(Actually you can save anywhere -- use the "end game" button on the digipad -- but only in order to turn off your console and go to sleep. Only one such free-save slot exists at a time, and when you restore it, it's wiped. For the traditional restore-to-an-earlier-game-and-try-something-different mode of play, you have to rely on the end-of-chapter slots.)

(No, I didn't try memory-card shuffling to work around the free-save limitations.)

Really, the game structure is adequate as long as you don't hit a "game over". Death (in the present) is always rescinded by Mr. Mysterious -- this is roughly equivalent to restarting the current chapter -- and since you can usually click through conversations you've seen before, you can recover your previous progress in five or ten minutes of play. (Foot travel is quick, but time travel requires a few seconds of level-loading.) It's not the pain-free experience of a save-anywhere game design, but it's not too bad.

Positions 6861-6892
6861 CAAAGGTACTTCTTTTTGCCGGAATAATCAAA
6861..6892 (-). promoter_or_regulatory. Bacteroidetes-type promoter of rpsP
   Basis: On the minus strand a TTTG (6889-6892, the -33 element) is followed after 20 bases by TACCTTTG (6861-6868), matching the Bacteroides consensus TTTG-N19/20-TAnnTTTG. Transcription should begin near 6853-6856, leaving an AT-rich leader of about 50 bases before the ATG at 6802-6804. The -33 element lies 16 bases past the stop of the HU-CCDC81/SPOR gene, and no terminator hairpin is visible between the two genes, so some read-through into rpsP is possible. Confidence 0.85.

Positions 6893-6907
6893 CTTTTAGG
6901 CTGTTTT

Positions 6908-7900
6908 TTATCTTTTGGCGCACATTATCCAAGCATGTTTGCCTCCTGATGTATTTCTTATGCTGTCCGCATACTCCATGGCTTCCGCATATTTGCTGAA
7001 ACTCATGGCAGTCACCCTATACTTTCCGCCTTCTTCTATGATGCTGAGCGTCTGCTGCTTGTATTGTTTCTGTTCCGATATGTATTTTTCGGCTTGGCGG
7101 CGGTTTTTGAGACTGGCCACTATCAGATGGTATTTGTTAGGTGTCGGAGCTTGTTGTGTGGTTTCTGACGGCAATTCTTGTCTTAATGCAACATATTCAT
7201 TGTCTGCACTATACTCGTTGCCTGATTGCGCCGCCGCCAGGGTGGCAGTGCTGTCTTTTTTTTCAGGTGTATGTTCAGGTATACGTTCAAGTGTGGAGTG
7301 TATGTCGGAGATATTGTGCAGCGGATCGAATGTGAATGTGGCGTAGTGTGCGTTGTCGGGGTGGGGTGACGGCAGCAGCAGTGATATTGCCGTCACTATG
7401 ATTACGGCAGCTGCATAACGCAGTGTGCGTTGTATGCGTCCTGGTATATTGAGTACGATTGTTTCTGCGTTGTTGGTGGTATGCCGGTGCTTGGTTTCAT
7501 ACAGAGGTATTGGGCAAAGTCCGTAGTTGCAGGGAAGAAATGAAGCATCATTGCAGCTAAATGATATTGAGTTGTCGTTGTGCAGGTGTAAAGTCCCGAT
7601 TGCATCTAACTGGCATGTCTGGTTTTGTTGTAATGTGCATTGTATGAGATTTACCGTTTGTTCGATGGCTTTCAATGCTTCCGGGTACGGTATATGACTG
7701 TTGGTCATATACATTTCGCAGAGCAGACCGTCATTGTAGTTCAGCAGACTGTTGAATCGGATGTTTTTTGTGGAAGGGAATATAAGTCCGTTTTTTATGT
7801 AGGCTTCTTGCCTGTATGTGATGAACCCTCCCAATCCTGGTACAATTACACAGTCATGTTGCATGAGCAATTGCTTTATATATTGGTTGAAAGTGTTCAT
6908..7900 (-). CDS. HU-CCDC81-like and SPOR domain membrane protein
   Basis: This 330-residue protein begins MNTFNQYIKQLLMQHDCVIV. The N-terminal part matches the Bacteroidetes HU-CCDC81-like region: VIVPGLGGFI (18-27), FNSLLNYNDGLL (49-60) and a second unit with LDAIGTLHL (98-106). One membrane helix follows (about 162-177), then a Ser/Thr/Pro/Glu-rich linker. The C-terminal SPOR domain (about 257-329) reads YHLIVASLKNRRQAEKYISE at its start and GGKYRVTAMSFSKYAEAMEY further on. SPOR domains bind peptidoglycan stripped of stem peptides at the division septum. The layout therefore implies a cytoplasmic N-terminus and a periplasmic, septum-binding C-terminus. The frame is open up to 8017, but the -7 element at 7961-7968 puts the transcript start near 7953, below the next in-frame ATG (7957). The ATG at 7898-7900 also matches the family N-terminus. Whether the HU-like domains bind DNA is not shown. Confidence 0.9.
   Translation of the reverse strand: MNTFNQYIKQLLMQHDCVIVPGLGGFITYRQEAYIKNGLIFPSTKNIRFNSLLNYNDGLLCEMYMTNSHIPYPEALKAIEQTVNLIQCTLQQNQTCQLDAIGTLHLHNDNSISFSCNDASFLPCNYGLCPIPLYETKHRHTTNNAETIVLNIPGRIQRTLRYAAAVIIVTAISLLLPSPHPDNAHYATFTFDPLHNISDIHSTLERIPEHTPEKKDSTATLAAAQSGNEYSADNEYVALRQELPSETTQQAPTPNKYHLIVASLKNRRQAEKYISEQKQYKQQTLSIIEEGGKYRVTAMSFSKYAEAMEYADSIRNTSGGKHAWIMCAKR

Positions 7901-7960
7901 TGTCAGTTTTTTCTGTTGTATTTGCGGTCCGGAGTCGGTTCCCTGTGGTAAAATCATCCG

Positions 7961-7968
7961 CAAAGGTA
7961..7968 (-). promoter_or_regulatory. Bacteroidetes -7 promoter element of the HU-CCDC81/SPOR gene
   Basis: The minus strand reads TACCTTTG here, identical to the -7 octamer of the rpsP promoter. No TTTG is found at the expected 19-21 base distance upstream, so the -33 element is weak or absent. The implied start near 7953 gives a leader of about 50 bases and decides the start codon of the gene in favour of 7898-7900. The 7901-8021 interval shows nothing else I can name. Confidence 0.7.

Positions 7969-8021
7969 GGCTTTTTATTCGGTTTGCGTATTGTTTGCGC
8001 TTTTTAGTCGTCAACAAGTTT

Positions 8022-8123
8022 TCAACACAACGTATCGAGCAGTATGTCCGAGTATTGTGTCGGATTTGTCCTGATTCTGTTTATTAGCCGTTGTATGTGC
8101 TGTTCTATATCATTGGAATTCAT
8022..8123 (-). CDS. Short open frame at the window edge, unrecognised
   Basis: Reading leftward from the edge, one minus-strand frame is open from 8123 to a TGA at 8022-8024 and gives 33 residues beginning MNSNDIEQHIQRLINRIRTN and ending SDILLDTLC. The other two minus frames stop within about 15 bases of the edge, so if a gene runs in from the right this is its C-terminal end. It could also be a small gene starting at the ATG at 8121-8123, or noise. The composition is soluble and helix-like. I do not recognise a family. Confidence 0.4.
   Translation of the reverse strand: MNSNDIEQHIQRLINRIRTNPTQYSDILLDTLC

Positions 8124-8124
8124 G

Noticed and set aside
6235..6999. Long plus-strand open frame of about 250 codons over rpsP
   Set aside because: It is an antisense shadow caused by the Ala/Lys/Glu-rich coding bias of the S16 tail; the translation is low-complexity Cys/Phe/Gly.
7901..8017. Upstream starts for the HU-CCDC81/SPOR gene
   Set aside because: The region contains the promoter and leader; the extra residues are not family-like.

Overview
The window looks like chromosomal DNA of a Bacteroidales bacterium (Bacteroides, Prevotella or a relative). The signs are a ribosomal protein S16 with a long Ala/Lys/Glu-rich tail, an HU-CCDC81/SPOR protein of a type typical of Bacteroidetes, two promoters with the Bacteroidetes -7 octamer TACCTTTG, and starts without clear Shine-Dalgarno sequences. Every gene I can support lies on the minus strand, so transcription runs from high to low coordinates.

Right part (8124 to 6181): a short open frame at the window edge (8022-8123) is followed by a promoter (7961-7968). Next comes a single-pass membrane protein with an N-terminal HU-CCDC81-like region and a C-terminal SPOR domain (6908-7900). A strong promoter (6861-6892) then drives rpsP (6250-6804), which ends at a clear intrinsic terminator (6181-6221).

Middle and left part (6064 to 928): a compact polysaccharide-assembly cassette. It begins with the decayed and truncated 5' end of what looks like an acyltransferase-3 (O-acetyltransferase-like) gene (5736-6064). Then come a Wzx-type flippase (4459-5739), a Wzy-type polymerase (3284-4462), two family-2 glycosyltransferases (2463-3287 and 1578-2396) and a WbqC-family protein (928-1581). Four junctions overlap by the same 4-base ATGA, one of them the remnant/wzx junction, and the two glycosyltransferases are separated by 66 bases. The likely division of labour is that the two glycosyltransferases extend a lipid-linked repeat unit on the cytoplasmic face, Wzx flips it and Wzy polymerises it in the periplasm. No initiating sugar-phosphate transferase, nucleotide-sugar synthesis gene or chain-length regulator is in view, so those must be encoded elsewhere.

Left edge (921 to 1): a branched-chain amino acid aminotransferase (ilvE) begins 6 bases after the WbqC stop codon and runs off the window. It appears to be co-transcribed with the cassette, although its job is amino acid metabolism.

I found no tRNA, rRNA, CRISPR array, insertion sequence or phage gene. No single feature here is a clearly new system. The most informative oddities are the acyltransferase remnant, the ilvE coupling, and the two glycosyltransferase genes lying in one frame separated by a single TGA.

However, if you do manage to end the game, you're forced to restore to your last save -- you remembered to save at the end of every chapter, right? -- and in this case you can't click through conversations. Keep a paperback nearby, or you'll wind up bashing in the screen with a rock.

(Just about the first thing I did after time-travelling was to touch my past self -- the game gives no warning about this. Blam went the universe, and I had to restart and snooze through the entire introductory cut-scene again. Bleah. Same problem occurred when a long conversation in the past pushed me past my homeline inhumation-by-poison.)

The writing is, well, a mixed bag; and I don't think I can blame that entirely on Japanese-English translation foibles. On the one hand, the designer has invented a really tremendous knot of intertwined story threads. Several major NPCs and a large handful of minor ones (and their ancestors and descendants) appear throughout the time zones, with all sorts of consequences zipping in and out as you mess around. The most important plot threads have to do with your own life and death, of course, but you encounter a host of lesser ones. I've played through the game twice, and seen several major decisions that I have only partially explored. And I'm sure there are bits of story I haven't touched even once.